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Introduction
This site (which is still under construction) contains information about my hobby activities on gyroscopically stabilised vehicles. It is based on the "Gyroscopic Monorail" invented by Louis Philip Brennan as described in his patents of 1903 onwards. A good resume' of his work can be found in the book "Louis Brennan Inventor Extraordinaire" by Norman Tomlinson and published by John Hallewell publications in 1980 (ISBN 0 905540 18 2). Early scientific accounts of his gyro monorail can be found in the technical documents referenced later.
Further inspiration for my work on this topic came from seeing the excellent models recently produced by Mr. MORI Hiroshi, in Japan,
http://www.youtube.com/watch?v=K6uEcjdjc4Q&feature=related,
 
I have produced my own version of the Brennan's model Monorail; see... 
http://www.youtube.com/watch?v=czlhQcmXuHc (apologies for poor quality of
video). It is only a basic platform so far (without wheels), but I hope to make a self
contained vehicle in the near future.
 
System Description
The image below shows the various parts of my system. Unlike Brennan's model, I have the two gyros arranged along the vehicles roll-axis, I am also using electronic means of sensing gimbal motion and generating the controlling torque. Nevertheless, the basic principle is the same.
 
 

The two gyros are ex aircraft directional gyros (DGs) and operate on a 3-phase variable frequency power supply I constructed using an 8-bit PIC Microcontroller and H-bridge drivers. The gyros are brought up to speed slowly using ramped-frequency square waves (the same for each phase) whist the drive current is monitored in order to find the operating frequency giving the lowest drive current. Both gyros run on the same driver but are orientated to spin in opposite directions. Feedback control, to accelerate gyro precession and make the system stable, is accomplished with a second PIC Microcontroller employing gimbal angle and gimbal rate monitoring via a simple potentiometer. The potentiometer signal is filtered by a 2nd order Bessel filter with a cut-off frequency of about 60Hz. The controller output drives a small dc motor via an H-bridge using pulse-width-modulation in order to vary the motor speed and acceleration. The feedback coefficients are adjusted via an RS232 interface to a PC running HyperTerminal then stored in the Microcontroller's EEPROM. All code was developed using Microchip's MPLAB Integrated Development Environment (IDE) and HI-TECH's C compiler operating in lite-mode. The whole system runs off a 12V power supply. This setup is being used to validate my theoretical modelling and control systems analysis. Once this is completed a larger self-contained model will be constructed.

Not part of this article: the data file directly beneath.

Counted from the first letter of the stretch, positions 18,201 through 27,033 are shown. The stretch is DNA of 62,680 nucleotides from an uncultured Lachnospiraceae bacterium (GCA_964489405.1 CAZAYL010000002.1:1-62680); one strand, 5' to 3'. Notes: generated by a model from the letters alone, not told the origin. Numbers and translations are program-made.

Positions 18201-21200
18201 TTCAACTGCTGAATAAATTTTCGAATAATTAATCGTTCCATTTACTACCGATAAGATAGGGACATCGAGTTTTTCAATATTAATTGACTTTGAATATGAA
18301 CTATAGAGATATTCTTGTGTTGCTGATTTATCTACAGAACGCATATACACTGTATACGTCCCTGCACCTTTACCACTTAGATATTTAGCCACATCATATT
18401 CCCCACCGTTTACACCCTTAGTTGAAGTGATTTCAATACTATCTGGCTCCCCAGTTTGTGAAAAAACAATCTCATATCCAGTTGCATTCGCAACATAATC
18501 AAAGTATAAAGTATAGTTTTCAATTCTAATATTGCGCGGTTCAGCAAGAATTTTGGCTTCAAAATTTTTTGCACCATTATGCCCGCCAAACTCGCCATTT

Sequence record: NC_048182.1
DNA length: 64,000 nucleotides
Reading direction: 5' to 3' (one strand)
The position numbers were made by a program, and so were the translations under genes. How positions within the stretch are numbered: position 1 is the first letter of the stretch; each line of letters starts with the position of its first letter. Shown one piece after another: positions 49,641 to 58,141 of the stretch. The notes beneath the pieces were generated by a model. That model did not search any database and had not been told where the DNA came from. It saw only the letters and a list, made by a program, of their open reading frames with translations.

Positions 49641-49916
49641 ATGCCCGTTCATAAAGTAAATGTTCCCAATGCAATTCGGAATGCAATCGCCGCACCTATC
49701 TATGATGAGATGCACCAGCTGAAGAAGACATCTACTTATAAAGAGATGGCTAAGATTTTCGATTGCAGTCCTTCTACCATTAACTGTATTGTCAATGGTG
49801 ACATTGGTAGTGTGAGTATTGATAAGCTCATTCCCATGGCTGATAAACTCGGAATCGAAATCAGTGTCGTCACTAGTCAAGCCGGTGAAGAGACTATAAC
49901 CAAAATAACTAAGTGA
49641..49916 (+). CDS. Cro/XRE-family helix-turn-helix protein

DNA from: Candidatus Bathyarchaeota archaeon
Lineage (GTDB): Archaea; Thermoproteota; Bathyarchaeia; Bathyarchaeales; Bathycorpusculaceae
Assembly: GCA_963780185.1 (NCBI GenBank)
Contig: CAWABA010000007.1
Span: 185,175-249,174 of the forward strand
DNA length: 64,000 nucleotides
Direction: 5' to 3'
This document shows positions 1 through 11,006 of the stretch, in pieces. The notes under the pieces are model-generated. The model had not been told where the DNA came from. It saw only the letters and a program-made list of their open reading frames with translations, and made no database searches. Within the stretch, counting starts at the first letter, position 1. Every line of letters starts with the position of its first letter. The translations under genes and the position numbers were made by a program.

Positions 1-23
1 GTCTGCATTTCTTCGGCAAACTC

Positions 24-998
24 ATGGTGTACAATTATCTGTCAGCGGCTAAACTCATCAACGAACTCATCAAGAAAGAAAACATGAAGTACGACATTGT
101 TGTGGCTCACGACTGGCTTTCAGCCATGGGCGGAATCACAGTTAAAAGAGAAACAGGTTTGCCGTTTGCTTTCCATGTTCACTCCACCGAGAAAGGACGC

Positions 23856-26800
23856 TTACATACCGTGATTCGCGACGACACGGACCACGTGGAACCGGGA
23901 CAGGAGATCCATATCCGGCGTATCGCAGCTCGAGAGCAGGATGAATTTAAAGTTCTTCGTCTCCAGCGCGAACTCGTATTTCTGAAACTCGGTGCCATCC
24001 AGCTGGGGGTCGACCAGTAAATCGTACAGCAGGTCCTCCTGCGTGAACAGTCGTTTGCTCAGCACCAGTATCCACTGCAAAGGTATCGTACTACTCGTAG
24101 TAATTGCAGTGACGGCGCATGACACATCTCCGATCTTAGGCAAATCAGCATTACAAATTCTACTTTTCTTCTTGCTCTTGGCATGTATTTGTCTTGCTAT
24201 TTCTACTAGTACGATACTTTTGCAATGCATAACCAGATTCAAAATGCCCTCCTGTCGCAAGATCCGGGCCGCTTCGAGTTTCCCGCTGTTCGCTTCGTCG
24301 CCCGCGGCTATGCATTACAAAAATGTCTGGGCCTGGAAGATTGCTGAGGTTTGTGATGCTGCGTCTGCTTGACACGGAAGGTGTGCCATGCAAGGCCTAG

Theory

One of the most reliable (and unbiased) sources of gyro theory relevant to this application, that I have found, is in a book by Professor Andrew Gray FRS: "A Treatise on Gyrostats and Rotational Motion - Theory and Applications", published by Dover Publications Inc, New York in 1918. The articles published by Brennan's co-worker, Mr. H. Cousins in the "Engineering" magazine issues of November 21 1913 pages 678-681, November 28 pages 711-712, and December 12 pages 781-784 are also extremely helpful. However, a number of more recent theoretical studies (for example; J.F.S. Ross in: "The Gyroscopic Stabilization of Land Vehicles" Published in 1933 by Edward Arnold & Co, London) although well worth reading, are less helpful since they suggest that the above method of stabilisation would not work. Doing this work, and using the same feedback principles as Louis Brennan and described by Mr. H. Cousins, (albeit with more modern technology) has really made me appreciate the engineering genius of these early pioneers.

 

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